Tom Ross: You are beautiful just the way you are

Super Bowl commercials teach valuable social lessons

— The most valuable player in Super bowl XL wasn't wearing shoulder pads and a helmet. The most valuable player was an aging rock star clad in black jeans and a black shirt with sequins. Mick Jagger stole the show from Big Ben and the Bus.

After a first half during which the officials seemed intent on frustrating the Seattle Seahawks, the Rolling Stones took the stage in the middle of the football field and electrified the crowd. Jagger pranced to the 1980s classic "Start me Up." After a song from the new album, Jagger introduced "Satisfaction" by pointing out that the band could have played the same song for Super Bowl I.

The Rolling Stones' classic performance made most 21st Century rock bands look like duds.

Let's be straight, despite the terrible calls from the refs Sunday night, the Pittsburgh Steelers made enough sparkling football plays to win the Super Bowl. They won the game legitimately, even if Big Ben never crossed the goal line on that disputed first-half play.

However, by the third quarter, our party was more interested in the TV commercials than down and distance.

We were entranced by Burger King's strange tribute to the retro 1930s choreography of Busbie Berkely. Did I really witness a lady dressed as mayonnaise flopping on top of another lady dressed as dill pickle slices, all heaped on top of a hamburger bun? I think I did.

And the FedEx commercial during which a cave man attempts to send a document via pterodactyl, only to see the pterodactyl get eaten left us with mouths agape. How cool was it when the frustrated employee kicked his reptilian dog only to get stomped by a brontosaurus?

We timed the onslaught of multi-million dollar television commercials and determined that they were coming at us at a rate of one every 20 seconds. Blink, and you missed the context entirely.

Easily the dumbest commercial of the night, in a blizzard of bizarre commercials, was the spot for a Web site called For reasons we were left to wonder about, the commercial featured a close-up shot of a woman's brassiere strap spontaneously popping in two.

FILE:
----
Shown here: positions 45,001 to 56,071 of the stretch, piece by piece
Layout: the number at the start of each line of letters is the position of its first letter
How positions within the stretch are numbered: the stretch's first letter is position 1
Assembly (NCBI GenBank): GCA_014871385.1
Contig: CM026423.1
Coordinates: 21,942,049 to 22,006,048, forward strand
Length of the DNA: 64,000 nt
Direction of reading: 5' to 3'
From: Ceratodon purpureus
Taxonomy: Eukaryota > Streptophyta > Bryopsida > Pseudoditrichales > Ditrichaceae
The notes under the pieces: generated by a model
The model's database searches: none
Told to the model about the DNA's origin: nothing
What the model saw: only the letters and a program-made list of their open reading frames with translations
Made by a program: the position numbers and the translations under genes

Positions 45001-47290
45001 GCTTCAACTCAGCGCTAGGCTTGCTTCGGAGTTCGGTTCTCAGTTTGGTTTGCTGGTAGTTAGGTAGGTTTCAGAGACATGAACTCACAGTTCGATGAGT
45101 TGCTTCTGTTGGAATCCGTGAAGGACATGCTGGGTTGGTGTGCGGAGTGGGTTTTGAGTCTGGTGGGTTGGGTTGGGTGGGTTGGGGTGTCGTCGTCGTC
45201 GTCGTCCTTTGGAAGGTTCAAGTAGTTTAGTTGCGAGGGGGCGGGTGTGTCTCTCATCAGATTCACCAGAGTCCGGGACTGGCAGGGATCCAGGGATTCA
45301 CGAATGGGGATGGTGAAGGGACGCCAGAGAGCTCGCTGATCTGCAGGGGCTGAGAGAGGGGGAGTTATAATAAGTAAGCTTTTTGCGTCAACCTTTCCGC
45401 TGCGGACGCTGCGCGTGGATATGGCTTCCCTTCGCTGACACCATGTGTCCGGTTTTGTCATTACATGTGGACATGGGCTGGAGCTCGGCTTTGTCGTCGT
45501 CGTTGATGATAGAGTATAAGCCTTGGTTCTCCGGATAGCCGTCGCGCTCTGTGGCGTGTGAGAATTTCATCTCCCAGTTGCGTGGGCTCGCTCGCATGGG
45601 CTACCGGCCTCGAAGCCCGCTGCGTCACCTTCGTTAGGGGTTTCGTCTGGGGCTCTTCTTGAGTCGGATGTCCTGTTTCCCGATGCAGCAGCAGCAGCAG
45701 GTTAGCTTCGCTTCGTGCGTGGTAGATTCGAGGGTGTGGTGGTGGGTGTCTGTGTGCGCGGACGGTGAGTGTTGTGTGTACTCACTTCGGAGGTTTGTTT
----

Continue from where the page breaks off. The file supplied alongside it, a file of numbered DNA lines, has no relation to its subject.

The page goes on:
What was that all about?

I know that many of you were too embarrassed to visit to learn the meaning of the commercial, so after the game, I went there for you. Let me tell you, I did not catch another glimpse of the poor woman with the exploding lingerie strap. What I found was a tame page where, had I been prepared, I could have registered the domain name for my own Web site. It was heaps of fun.

When I announced to you that Jagger was the MVP of XL, it wasn't without mixed feelings about the Rolling Stones' history of performing songs with lyrics that are disrespectful to women.

So, I feel a little hypocritical bringing you this next piece of news -- but the TV commercial that stood out from all of the clutter Sunday night was one promoting the Dove Campaign for Real Beauty. The commercial and the campaign are meant to elevate the self-esteem of girls ages 8 to 17 by challenging society's stereotype of what constitutes female beauty and broadening the definition to make it inclusive. The intent is to afford pre-adolescent and adolescent women the self-esteem they need to launch fulfilling lives.

Sunday night's Super Bowl broadcast bombarded us with a bewildering stream of messages about contemporary society that was difficult to decode, but the Dove Campaign for Real Beauty stood out for its dignity and sincere message.

I still insist the referees stunk up the football game, and for sure, Jagger rocked out. But the thing I'll remember most about Super Bowl XL was a quiet TV commercial that implored us to accept others for who they are.

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